Car Finance – What You Should Know About Dealer Finance
Car finance has become a big business. Many new and used car buyers in the UK are making their vehicle purchase on finance of some sort. It might be in the form of a bank loan, finance from the dealership, leasing, credit card, the trusty ‘Bank of Mum & Dad’, or myriad other forms of finance, but relatively few people buy a car with their cash anymore.
A generation ago, a private car buyer with, say, £8,000 cash to spend would usually have bought a car up to the value of £8,000. Today, that same £8,000 is more likely to be used as a deposit on a vehicle that could be worth many tens of thousands, followed by up to five years of monthly payments.
With various manufacturers and dealers claiming that anywhere between 40% and 87% of car purchases are today being made on finance of some sort, it is not surprising that there are lots of people jumping on the car finance bandwagon to profit from buyers’ desires to have the newest, flashiest car available within their monthly cash flow limits.
The appeal of financing a car is very straightforward; you can buy a car that costs a lot more than you can afford up-front but can (hopefully) manage in small monthly chunks of cash over some time. The problem with car finance is that many buyers don’t realize that they usually end up paying far more than the face value of the car, and they don’t read the fine print of car finance agreements to understand the implications of what they’re signing up for.
For clarification, this author is neither pro- nor anti-finance when buying a car. What you must be wary of, however, are the full implications of financing a car – not just when you buy the vehicle, but over the entire term of the finance and even afterward. The industry is heavily regulated in the UK, but a regulator can’t make you read documents carefully or force you to make prudent car finance decisions.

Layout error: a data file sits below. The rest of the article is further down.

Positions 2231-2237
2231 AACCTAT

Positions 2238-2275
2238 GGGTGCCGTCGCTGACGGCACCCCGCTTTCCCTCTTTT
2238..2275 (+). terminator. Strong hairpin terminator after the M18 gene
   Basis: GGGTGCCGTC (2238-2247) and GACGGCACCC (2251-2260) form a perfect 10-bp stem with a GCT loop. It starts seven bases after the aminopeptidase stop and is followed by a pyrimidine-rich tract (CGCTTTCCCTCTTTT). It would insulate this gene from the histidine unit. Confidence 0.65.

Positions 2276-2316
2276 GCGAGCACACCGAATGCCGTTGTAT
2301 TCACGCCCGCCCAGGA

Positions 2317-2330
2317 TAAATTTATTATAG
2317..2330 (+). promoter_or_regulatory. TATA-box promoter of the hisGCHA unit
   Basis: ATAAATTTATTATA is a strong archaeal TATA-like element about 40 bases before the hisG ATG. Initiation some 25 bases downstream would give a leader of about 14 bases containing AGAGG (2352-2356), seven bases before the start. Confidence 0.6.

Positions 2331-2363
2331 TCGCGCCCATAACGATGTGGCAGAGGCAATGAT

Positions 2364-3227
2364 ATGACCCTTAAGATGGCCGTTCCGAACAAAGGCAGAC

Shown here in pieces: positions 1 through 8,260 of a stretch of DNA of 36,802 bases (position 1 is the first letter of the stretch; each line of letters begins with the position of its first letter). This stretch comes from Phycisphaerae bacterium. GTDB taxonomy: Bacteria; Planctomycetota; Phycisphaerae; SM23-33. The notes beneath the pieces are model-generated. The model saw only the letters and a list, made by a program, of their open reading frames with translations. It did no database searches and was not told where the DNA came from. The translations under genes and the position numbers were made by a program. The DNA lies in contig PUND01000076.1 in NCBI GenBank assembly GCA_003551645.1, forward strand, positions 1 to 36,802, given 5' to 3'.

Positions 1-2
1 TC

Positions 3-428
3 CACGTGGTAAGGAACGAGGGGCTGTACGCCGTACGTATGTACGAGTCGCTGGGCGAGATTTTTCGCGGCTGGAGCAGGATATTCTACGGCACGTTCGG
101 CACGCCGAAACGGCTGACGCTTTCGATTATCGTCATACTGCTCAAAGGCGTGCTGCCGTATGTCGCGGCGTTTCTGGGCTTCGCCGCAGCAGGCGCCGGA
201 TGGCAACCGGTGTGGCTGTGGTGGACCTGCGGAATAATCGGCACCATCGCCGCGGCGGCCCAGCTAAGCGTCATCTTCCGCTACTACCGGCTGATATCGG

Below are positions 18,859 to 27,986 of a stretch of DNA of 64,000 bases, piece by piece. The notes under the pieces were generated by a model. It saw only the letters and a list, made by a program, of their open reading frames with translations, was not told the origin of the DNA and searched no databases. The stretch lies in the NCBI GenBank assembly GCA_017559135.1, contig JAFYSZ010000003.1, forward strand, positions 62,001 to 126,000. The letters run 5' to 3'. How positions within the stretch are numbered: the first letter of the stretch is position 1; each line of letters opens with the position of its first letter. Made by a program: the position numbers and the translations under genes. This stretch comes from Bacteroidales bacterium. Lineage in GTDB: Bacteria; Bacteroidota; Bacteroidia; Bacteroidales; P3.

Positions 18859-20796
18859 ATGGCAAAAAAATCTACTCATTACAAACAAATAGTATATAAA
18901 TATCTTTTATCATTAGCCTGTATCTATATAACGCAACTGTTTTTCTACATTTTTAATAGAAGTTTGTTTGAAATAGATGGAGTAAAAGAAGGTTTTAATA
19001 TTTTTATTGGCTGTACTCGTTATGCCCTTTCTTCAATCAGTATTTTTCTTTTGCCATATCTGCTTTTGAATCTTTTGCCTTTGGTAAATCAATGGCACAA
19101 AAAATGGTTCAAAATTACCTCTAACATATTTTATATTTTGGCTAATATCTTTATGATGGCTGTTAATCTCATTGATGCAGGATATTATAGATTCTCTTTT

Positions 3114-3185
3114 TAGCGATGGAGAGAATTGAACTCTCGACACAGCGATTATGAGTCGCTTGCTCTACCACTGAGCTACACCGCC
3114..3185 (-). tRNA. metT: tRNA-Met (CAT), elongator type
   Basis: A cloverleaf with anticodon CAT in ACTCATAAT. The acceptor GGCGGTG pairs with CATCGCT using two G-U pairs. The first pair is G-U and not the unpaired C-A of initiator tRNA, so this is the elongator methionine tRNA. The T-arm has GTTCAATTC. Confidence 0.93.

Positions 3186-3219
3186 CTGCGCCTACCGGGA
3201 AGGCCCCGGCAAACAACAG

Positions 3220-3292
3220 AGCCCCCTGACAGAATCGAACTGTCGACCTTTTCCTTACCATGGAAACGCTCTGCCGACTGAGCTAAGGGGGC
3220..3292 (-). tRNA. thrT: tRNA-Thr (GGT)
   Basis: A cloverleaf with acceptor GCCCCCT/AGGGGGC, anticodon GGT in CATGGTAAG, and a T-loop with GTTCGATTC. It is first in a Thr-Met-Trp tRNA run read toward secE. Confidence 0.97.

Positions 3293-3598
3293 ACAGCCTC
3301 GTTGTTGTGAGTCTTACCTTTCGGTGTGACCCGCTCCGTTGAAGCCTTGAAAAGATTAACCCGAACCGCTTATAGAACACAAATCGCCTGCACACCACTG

Financing through the dealership
For many people, financing the car through the dealership where you buy the car is very convenient. There are also often national offers and programs which can make financing the car through the dealer an attractive option.
This blog will focus on the two main types of car finance offered by car dealers for private car buyers: the Hire Purchase (HP) and the Personal Contract Purchase (PCP), with a brief mention of a third, the Lease Purchase (LP). Leasing contracts will be discussed in another blog coming soon.
What is a Hire Purchase?
An HP is quite like a mortgage on your house; you pay a deposit up-front and then pay the rest off over an agreed period (usually 18-60 months). Once you have made your final payment, the car is officially yours. This is the way that car finance has operated for many years but is now starting to lose favor against the PCP option below.
There are several benefits to a Hire Purchase. It is simple to understand (deposit plus several fixed monthly payments), and the buyer can choose the warranty and the term (number of payments) to suit their needs. You can select a period of up to five years (60 months), which is longer than most other finance options. You can usually cancel the agreement at any time if your circumstances change without massive penalties (although the amount owing may be more than your car is worth early on in the agreement term). Usually, you will end up paying less in total with an HP than a PCP if you plan to keep the car after the finance is paid off.
The main disadvantage of an HP compared to a PCP is higher monthly payments, meaning the value of the car you can usually afford is less.
An HP is usually best for buyers who; plan to keep their cars for a long time (i.e., longer than the finance term), have a large deposit, or want a simple car finance plan with no sting in the tail at the end of the agreement.
What is a Personal Contract Purchase?
Manufacturer finance companies often give a PCP other names (e.g., BMW Select, Volkswagen Solutions, Toyota Access, etc.) and are very popular but more complicated than an HP. Most new car finance offers advertised these days are PCPs, and usually, a dealer will try and push you towards a PCP over an HP because it is more likely to be better for them.
Like the HP above, you pay a deposit and have monthly payments over a term. However, the monthly payments are lower,andr the term is shorter (usually a max. of 48 months) because you are not paying off the whole car. At the end of the time, there is still a large chunk of the finance unpaid. This is usually called a GMFV (Guaranteed Minimum Future Value). The car finance company guarantees that, within certain conditions, the car will be worth at least as much as the remaining finance owed. This gives you three options: